What is heaven like? At one time or another, most of us have given that question some consideration. Our hopes about heaven vary depending upon our age, circumstances and life experiences. For some, heaven promises an end to pain, struggle and every human limitation. For others, heaven holds out the hope of reuniting with loved ones lost for a time but now forever near. If we were to reword this question in a manner more in keeping with the Advent season, we might ask, ‘what will it be like to meet the returning Christ?’ or ‘how will I experience the salvation he brings?’ For the contemporaries of Isaiah and James and Matthew, the question was similar but distinctly messianic in character. Most had formed an opinion about how that question should be answered. For a people whose history had been shaped by foreign oppression from Assyria, Babylonia, Persia and then Rome, messianic hopes were markedly political and the salvation to be wrought by the coming of God’s Anointed was more often than not characterized by a battle for freedom, for rights, for land, for renewed political power and economic stability.


Theme: The one we expect determines our waiting

During Advent, we are to cultivate a spirituality of watchfulness. Waiting is an inevitable part of the human experience. We wait in line at the bank, at the petrol station, at the shop and in the doctor’s office. At times, such waiting tests our patience. Waiting can bring out the best or the worst in a person, depending on the object of one’s waiting. People have submitted willingly to extended periods of waiting for a football match to start between their favourite teams. At other times, waiting can be an experience fraught with anxiety. If one is expecting the results of a test, waiting can be burdensome and each moment seems longer than the last. Waiting to entertain a difficult boss or an unreasonable client for a ‘duty dinner’ can be tinged with dread.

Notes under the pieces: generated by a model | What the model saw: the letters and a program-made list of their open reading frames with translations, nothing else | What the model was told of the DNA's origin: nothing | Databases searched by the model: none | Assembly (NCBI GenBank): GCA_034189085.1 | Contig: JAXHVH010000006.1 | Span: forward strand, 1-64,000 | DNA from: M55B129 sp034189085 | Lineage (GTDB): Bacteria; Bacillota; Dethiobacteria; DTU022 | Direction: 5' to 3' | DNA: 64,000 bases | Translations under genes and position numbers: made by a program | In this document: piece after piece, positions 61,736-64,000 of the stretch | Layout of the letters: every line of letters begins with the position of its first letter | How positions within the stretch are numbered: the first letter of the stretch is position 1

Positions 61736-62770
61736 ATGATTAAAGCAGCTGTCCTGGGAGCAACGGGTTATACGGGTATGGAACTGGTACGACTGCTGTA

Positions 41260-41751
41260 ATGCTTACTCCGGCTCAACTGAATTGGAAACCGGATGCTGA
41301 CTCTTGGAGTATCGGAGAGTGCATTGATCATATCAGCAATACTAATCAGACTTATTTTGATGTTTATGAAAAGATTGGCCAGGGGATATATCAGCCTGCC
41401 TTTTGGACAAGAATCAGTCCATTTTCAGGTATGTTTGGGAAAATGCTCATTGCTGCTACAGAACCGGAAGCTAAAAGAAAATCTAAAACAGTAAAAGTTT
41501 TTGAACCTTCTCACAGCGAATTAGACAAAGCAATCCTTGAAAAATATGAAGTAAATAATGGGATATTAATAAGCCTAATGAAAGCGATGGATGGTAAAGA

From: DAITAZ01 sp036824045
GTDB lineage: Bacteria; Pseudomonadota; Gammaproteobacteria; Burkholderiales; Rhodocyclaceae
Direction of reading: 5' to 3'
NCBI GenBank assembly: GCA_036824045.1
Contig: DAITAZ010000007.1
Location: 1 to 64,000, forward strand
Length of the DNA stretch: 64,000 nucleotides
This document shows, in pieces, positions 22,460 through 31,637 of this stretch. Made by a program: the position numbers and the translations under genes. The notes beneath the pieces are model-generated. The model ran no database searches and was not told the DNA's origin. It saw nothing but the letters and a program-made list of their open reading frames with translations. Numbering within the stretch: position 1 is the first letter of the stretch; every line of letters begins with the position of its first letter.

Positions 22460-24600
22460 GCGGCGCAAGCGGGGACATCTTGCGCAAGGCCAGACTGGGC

Nov 26, 2016

what is advent

Written by Published in Faith


When this year began, some of us could easily share in these assumptions: The year is so long; will it soon come to completion? I have started the year with some difficult, how will its end look like?  I have some objectives to achieve, will I sure succeed? Some members of my family seem determined to be an obstacle, will all continue like this? I have started happy and I want to end the year on the same note, will I sustain this hope? All these and some other situations could be part of our luggage in your mind until now. Not withstanding this, the year is concluding and soon this year will be recorded history.

Noahs ark

Theme: God keeps promises

Today, wherever Christians gather for worship, they will hear Matthew’s exhortation to vigilance while Isaiah predicts the end of wars. For the most part, Isaiah’s vision has remained just a ‘dream’ that seems too idealized to be enacted yet the truth is that it is we controversial human beings who seem unwilling to bring this vision to life. So many times we listen but do not follow the demands this vision entails. Era of peace is absolutely crucial to the survival of humankind, to religious faith, to a civilized sense of the human. Isaiah, along with Paul and Matthew, has set the tone for this Advent season reminding us that waiting for Jesus’ return requires more than sentimental expectation. We cannot simply hope for justice; we are to take those actions that will establish justice.


Theme: Jesus is a king of my heart

Each year as we come to the end of our Liturgical Year, the Church invites us to celebrate this great feast of Christ the King at the end of our yearly cycle of feasts and festivals that have manifested different events in the life of Jesus, Mary, and the other Saints. We are reminded that Jesus Christ is Lord and King. This Feast was instituted by Pope Pius XI in 1925 to deter growing secularism and atheism of that generation. The Feast declares that Christ is king and thus sovereign over all persons, families, nations and the whole universe.

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Sunday Masses

Luganda: 7:30 am.  English: 9:00 am, 11:00 am and 5;00 pm.

Crowd possible, please don't be late! May God bless you!

About Our Church

Welcome to Our Lady of Africa Parish Mbuya. We are located near Bugolobi Township in Nakawa Division. It is about 5 kms from the City Centre of Kampala. Mbuya Catholic Parish is a vibrant and diverse community made up of people from different parts of Uganda. We welcome you warmly and joyfully.